19. Mercy Convent
At the request of Doctor McHale, the Sisters of Mercy opened a Convent in Tuam in 1846. The first sisters to arrive on 2 January were Mother Mary Alphonsus Ryan (first Superioress of the Tuam Foundation), Sister Mary Clare Maher, and Sister Mary Magdalen Maher who was then a postulant. They came from the Carlow House of the Order and they were accompanied by Mother Ceilia Maher, Superioress at Carlow, and by Sister Mary Josephine Cullen and Sister Mary Angela Johnson who remained for a time to assist in the establishment of the Convent.
Mercy Convent, Tuam; the photograph is part of the Eason collection at Galway library.
A House of Mercy was immediately opened as a step towards the alleviation of the distress then prevailing in the town and district. Girls of impoverished families were cared for in this Institution and were employed at laundry-work and needle-work.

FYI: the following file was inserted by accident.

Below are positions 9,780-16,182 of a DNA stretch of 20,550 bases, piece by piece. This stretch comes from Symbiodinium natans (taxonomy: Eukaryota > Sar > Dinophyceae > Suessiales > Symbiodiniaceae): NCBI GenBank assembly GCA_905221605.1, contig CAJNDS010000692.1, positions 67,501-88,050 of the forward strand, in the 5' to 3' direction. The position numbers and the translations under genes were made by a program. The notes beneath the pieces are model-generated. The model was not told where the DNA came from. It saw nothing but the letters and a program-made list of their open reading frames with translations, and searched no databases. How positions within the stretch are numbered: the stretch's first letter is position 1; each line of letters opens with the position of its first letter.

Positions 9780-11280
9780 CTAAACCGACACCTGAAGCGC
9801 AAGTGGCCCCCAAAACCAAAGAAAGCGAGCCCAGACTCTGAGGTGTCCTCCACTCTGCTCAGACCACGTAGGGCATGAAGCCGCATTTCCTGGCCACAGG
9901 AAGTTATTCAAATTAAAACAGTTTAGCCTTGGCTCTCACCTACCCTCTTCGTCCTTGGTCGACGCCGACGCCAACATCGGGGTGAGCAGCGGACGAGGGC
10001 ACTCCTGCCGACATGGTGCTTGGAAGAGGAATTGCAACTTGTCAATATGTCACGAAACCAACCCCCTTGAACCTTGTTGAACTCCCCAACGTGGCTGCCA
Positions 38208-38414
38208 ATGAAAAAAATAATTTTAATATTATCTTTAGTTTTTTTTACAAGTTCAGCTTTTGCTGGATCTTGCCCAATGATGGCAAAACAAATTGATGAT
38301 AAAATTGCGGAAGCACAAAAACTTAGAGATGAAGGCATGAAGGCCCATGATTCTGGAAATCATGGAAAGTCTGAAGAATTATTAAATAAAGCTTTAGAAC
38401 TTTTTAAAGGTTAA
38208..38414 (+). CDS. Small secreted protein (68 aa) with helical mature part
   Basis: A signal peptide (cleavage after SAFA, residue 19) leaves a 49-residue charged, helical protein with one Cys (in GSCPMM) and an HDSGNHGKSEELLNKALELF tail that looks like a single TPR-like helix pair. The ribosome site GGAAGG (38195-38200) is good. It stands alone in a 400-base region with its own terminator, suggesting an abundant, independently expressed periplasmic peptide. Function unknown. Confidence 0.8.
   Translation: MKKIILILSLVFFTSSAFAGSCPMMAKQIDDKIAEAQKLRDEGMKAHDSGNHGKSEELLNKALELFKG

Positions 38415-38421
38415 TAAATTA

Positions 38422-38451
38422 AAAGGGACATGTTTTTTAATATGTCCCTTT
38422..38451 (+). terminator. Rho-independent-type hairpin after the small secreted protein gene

A Boarding School for young ladies was also opened at about the same time but the nuns could not afford to devote much time towards its development until the Famine had ceased. During this awful period, the Sisters worked unceasingly to help the starving populace and they are said to have played a heroic part in the nursing of the afflicted during the cholera epidemic of 1847.
The Famine conditions continued until 1851 and from then onwards, the Order concentrated on developing the schools. The present House of Mercy was erected in 1861 and in 1866 a weaving room was added.
 J. A. O’Connell, ‘Tuam Schools in the nineteenth century’, in Galway Reader, Vol. 2, pp 171-79.